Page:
Featured Research

from universities, journals, and other organizations

An evolutionary compromise for long tooth preservation

Date:
July 24, 2013
Source:
Max Planck Institute for Evolutionary Anthropology
Summary:
Researchers have conducted stress analyses on gorilla teeth of differing wear stages. Their findings show that different features of the occlusal surface antagonize tensile stresses in the tooth to tooth contact during the chewing process. They further show that tooth wear, with its loss of dental tissue and reduction of occlusal relief decreases tensile stresses in the tooth. The result, however, is that food processing becomes less effective. Thus, when the condition of the occlusal surface changes during an individual’s lifetime due to tooth wear, the biomechanical requirements on the existing dental material change as well -- an evolutionary compromise for longer tooth preservation.

Maximal principal stress distribution observed in three gorilla teeth of an unworn (left), a slightly worn (middle) and a worn (right) condition. (Source: Max Planck Institute for Evolutionary Anthropology))

Researchers at the Max Planck Institute for Evolutionary Anthropology in Leipzig, Germany, and the Senckenberg Research Institute in Frankfurt am Main, Germany, have conducted stress analyses on gorilla teeth of differing wear stages. Their findings show that different features of the occlusal surface antagonize tensile stresses in the tooth to tooth contact during the chewing process. They further show that tooth wear, with its loss of dental tissue and reduction of occlusal relief decreases tensile stresses in the tooth. The result, however, is that food processing becomes less effective. Thus, when the condition of the occlusal surface changes during an individual's lifetime due to tooth wear, the biomechanical requirements on the existing dental material change as well -- an evolutionary compromise for longer tooth preservation.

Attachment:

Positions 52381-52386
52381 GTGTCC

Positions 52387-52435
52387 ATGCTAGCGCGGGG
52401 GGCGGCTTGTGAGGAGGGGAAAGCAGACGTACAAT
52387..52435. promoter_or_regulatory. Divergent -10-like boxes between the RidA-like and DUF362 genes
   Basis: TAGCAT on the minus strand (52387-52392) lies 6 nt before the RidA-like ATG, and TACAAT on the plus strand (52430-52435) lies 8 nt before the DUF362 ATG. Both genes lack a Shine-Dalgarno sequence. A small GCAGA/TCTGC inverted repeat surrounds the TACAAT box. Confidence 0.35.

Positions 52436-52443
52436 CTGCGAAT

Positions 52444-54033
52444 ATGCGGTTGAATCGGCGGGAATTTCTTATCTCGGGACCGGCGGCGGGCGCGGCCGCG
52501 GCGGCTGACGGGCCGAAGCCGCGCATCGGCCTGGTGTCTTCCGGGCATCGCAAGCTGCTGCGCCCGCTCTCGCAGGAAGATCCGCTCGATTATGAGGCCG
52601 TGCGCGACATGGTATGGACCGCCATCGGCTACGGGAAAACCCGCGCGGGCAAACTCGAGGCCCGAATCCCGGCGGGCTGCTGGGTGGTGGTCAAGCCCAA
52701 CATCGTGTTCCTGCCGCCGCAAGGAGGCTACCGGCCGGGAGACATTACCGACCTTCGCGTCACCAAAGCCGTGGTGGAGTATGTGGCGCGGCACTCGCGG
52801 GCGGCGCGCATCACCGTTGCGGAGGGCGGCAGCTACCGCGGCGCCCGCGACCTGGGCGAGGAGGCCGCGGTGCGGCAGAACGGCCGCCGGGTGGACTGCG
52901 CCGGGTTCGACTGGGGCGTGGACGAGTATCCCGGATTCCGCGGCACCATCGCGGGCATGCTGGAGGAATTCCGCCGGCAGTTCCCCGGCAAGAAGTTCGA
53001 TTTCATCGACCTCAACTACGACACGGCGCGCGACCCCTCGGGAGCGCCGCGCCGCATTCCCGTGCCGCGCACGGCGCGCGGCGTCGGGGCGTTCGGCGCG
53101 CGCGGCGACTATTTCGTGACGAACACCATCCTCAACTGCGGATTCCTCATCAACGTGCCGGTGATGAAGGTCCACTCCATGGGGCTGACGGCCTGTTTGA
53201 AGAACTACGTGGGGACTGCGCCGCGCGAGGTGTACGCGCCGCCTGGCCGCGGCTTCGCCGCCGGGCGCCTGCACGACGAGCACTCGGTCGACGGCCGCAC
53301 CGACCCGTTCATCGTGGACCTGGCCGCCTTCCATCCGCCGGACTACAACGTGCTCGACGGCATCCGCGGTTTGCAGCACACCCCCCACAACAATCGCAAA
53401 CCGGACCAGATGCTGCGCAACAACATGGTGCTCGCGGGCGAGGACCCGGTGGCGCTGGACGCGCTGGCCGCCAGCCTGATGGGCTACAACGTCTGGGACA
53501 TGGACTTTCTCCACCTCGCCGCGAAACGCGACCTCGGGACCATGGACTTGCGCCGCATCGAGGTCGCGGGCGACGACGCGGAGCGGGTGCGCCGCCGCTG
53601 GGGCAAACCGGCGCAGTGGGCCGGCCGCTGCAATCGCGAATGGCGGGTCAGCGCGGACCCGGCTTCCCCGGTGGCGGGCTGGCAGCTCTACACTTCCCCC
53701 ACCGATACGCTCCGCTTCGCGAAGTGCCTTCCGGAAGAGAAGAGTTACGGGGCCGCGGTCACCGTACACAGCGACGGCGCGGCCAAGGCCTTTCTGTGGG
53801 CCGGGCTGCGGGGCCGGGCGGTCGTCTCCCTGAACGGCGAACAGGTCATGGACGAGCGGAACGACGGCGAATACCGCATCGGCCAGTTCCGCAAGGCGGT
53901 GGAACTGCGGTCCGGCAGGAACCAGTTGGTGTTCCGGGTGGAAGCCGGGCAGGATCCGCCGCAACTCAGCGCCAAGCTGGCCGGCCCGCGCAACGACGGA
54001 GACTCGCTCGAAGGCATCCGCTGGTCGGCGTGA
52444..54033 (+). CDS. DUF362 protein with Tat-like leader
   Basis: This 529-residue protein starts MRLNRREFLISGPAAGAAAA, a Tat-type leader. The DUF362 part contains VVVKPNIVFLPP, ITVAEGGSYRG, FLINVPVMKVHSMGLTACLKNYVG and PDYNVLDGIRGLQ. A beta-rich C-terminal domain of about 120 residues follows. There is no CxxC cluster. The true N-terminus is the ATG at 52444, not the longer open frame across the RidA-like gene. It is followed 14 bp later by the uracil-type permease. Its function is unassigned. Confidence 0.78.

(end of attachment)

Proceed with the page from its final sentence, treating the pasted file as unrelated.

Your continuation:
First, the researchers created 3D digital models of three gorilla lower second molars differing in wear stages. In a second step they applied a Software tool (Occlusal Fingerprint Analyser), developed in the Senckenberg Research Institute, to precisely determine tooth to tooth contacts. They then used an engineering approach, finite element analysis (FEA), to evaluate whether some dental traits usually found in hominin and extant great ape molars have important biomechanical implications.

The results show that in unworn and slightly worn molars (with a well-formed occlusal relief that is most effective for processing food) tensile stresses concentrate in the grooves of the occlusal surface. In such a condition, the different crests of a molar carry out important biomechanical functions, for example by reinforcing the crown against stresses that occur during the chewing process. Due to a loss of tooth tissue and a reduction of the occlusal relief the functionality of these crests diminishes during an individual's lifetime. However, this reduced functionality of the crests in worn teeth is counterbalanced by an increase in contact areas during tooth to tooth contacts, which ultimately contributes to a dispersion of the forces that affect the occlusal surface.

This suggests that the wear process might have a crucial influence in the evolution and structural adaptation of molars, enabling to endure bite forces and to reduce tooth failure throughout the lifetime of an individual. "It seems that we observe an evolutionary compromise for long tooth preservation. Even though worn teeth are not as efficient, they still fulfill their task. This would not be the case if they were lost prematurely," says Stefano Benazzi of the Max Planck Institute for Evolutionary Anthropology. He adds: "Tooth evolution and dental biomechanics can only be understood if we further investigate tooth function in respect to the dynamic changes of tooth structures during the lifespan of individuals."